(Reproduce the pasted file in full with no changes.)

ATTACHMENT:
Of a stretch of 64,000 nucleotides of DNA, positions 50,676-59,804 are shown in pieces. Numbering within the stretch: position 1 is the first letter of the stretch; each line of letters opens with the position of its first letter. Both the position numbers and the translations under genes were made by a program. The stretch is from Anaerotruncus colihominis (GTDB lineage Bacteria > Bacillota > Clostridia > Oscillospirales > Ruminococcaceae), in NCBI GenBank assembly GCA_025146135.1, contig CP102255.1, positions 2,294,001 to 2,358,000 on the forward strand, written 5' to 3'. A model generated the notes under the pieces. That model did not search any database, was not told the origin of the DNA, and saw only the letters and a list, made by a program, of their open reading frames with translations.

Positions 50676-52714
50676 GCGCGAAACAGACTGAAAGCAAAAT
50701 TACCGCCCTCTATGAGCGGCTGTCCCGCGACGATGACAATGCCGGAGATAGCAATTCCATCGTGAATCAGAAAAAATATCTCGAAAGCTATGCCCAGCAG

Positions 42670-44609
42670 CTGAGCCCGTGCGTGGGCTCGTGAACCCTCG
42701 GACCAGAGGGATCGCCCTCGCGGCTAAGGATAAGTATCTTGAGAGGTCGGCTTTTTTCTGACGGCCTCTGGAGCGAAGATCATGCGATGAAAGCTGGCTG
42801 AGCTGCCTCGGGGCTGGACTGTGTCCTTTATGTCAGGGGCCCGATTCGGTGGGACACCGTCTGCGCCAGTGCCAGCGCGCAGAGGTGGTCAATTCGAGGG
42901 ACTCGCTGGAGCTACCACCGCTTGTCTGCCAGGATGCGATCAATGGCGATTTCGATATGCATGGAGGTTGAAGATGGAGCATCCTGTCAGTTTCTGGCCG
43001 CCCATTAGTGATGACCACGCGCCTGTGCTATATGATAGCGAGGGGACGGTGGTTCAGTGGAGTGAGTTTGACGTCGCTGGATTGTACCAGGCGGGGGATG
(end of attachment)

Of a stretch of 64,000 nucleotides of DNA, positions 50,676-59,804 are shown in pieces. Numbering within the stretch: position 1 is the first letter of the stretch; each line of letters opens with the position of its first letter. Both the position numbers and the translations under genes were made by a program. The stretch is from Anaerotruncus colihominis (GTDB lineage Bacteria > Bacillota > Clostridia > Oscillospirales > Ruminococcaceae), in NCBI GenBank assembly GCA_025146135.1, contig CP102255.1, positions 2,294,001 to 2,358,000 on the forward strand, written 5' to 3'. A model generated the notes under the pieces. That model did not search any database, was not told the origin of the DNA, and saw only the letters and a list, made by a program, of their open reading frames with translations.

Positions 50676-52714
50676 GCGCGAAACAGACTGAAAGCAAAAT
50701 TACCGCCCTCTATGAGCGGCTGTCCCGCGACGATGACAATGCCGGAGATAGCAATTCCATCGTGAATCAGAAAAAATATCTCGAAAGCTATGCCCAGCAG

Positions 42670-44609
42670 CTGAGCCCGTGCGTGGGCTCGTGAACCCTCG
42701 GACCAGAGGGATCGCCCTCGCGGCTAAGGATAAGTATCTTGAGAGGTCGGCTTTTTTCTGACGGCCTCTGGAGCGAAGATCATGCGATGAAAGCTGGCTG
42801 AGCTGCCTCGGGGCTGGACTGTGTCCTTTATGTCAGGGGCCCGATTCGGTGGGACACCGTCTGCGCCAGTGCCAGCGCGCAGAGGTGGTCAATTCGAGGG
42901 ACTCGCTGGAGCTACCACCGCTTGTCTGCCAGGATGCGATCAATGGCGATTTCGATATGCATGGAGGTTGAAGATGGAGCATCCTGTCAGTTTCTGGCCG
43001 CCCATTAGTGATGACCACGCGCCTGTGCTATATGATAGCGAGGGGACGGTGGTTCAGTGGAGTGAGTTTGACGTCGCTGGATTGTACCAGGCGGGGGATG